Re: HTML vs. CSS on the <table> wrote:
>>From: Ernest Cline []
>>>This would allow row/column styling trivially via constructs such as
>>Except explicitly giving the cell indices for every single cell
>>is not trivial. 
> Depends on the table.  For sparse tables, it could actually be easier to
> read and understand this way (think of a table representing a battleship
> board, for example)

SVG would be much better choice in most cases like this, IMO.

> I suppose in such an instance it is necessary to put rows= and columns=
> attributes on the grid as well:
> <grid class="battleship" rows="10" columns="10">
> <cell class="vertical aircraft-carrier" rows="5 6 7 8" columns="3">
> <cell class="horizontal cruiser" rows="2" columns="3 4 5">
> ...
> </grid>

I agree that there're some cases where such table-like construct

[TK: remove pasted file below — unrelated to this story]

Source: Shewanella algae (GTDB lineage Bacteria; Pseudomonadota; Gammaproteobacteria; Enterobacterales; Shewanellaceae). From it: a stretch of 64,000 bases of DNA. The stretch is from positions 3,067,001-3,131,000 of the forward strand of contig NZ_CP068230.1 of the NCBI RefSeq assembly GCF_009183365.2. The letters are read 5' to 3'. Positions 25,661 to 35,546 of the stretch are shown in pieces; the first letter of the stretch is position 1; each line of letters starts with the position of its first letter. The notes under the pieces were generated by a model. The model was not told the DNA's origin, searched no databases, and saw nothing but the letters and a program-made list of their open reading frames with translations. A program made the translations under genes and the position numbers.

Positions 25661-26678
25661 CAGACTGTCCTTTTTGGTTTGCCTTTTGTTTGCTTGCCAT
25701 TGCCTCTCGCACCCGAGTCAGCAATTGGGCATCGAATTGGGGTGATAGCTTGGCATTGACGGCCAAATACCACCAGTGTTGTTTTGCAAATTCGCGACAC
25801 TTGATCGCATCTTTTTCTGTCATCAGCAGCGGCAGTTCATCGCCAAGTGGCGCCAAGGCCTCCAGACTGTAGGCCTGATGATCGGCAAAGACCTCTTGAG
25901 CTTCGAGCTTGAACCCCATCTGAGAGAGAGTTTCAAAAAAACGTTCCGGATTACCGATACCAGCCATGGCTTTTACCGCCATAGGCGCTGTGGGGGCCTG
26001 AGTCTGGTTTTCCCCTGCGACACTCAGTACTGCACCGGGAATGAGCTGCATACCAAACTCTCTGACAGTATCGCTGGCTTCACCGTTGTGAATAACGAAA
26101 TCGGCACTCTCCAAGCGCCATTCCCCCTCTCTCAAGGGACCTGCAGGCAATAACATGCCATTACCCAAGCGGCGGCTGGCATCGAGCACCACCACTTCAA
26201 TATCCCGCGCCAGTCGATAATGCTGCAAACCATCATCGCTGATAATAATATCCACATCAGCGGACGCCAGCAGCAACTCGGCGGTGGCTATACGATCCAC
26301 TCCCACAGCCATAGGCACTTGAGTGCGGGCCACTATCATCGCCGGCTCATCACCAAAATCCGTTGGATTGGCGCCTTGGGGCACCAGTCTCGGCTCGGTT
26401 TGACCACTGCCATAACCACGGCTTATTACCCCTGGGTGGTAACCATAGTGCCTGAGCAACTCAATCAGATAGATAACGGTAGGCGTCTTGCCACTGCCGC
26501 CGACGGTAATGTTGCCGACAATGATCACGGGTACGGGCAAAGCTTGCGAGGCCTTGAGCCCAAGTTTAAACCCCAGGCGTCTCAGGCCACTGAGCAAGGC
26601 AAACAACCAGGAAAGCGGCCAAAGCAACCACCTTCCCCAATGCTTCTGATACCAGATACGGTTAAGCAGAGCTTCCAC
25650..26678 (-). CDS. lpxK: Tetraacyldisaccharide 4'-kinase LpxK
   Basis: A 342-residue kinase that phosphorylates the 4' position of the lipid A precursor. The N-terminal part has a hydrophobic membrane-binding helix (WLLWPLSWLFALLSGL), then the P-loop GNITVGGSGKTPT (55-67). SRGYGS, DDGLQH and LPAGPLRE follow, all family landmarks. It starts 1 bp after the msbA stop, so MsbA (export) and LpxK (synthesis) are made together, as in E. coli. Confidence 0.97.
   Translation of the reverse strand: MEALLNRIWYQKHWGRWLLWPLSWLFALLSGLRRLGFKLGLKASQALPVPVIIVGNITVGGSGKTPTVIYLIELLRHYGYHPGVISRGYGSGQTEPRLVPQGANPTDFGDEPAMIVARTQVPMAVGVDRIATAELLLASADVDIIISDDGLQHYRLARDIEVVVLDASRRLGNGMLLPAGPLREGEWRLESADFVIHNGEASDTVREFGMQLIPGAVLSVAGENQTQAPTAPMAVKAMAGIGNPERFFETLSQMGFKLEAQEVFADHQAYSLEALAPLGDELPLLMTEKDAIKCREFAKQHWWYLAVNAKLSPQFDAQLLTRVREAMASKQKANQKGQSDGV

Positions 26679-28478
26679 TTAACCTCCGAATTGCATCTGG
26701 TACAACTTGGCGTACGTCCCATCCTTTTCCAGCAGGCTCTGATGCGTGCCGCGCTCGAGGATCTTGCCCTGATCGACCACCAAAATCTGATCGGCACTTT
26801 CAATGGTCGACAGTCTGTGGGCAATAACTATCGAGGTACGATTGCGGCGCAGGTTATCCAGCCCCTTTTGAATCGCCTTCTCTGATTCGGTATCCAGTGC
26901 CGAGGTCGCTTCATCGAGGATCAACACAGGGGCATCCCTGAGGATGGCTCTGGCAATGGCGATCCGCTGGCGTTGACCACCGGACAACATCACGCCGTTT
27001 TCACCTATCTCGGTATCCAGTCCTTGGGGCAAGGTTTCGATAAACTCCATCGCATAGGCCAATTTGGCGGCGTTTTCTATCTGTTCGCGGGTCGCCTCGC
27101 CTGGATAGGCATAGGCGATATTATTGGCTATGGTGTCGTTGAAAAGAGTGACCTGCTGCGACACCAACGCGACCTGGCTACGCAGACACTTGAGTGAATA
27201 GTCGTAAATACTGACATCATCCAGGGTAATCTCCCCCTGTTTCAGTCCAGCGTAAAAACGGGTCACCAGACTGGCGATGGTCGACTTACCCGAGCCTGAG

would be nice but as a general case, there're just way too much 
problems. How about if I add a cell to your example grid:

<cell class="crashed aircraft-carrier" rows="2 4" columns="2 5 7" />

Should that be rendered like 6 discrete one cell sized elements or 
what? How are you going to formally deny such constructs?

As Ernest Cline wrote in thread "Re: Styling table columns--why so 
limited?" (Message-ID: <>), the 
problem is that the 'display' property is used to designate the COL 
element as table column and the very same property is used to toggle 
rendering of the element on/off (display: none). So any logic that 
depends on special values of 'display' property (like 'table-column' 
or 'table-cell') cannot really work (setting display:none to a COL 
element would remove *that* element from the table structure but it 
would leave all the respective 'table-cell' elements behind. If any 
cell had colspan or rowspan for multiple cells, expect serious 
problems). I'm afraid that there isn't a way to solve this using 
CSS2 model for tables.

If tables required empty placeholder cells after rowspan/colspan 
there might be some way to handle this pretty nicely with CSS. As 
long as table is "missing" elements, there's no way CSS could handle 
  this issue.


Received on Wednesday, 31 March 2004 09:11:54 UTC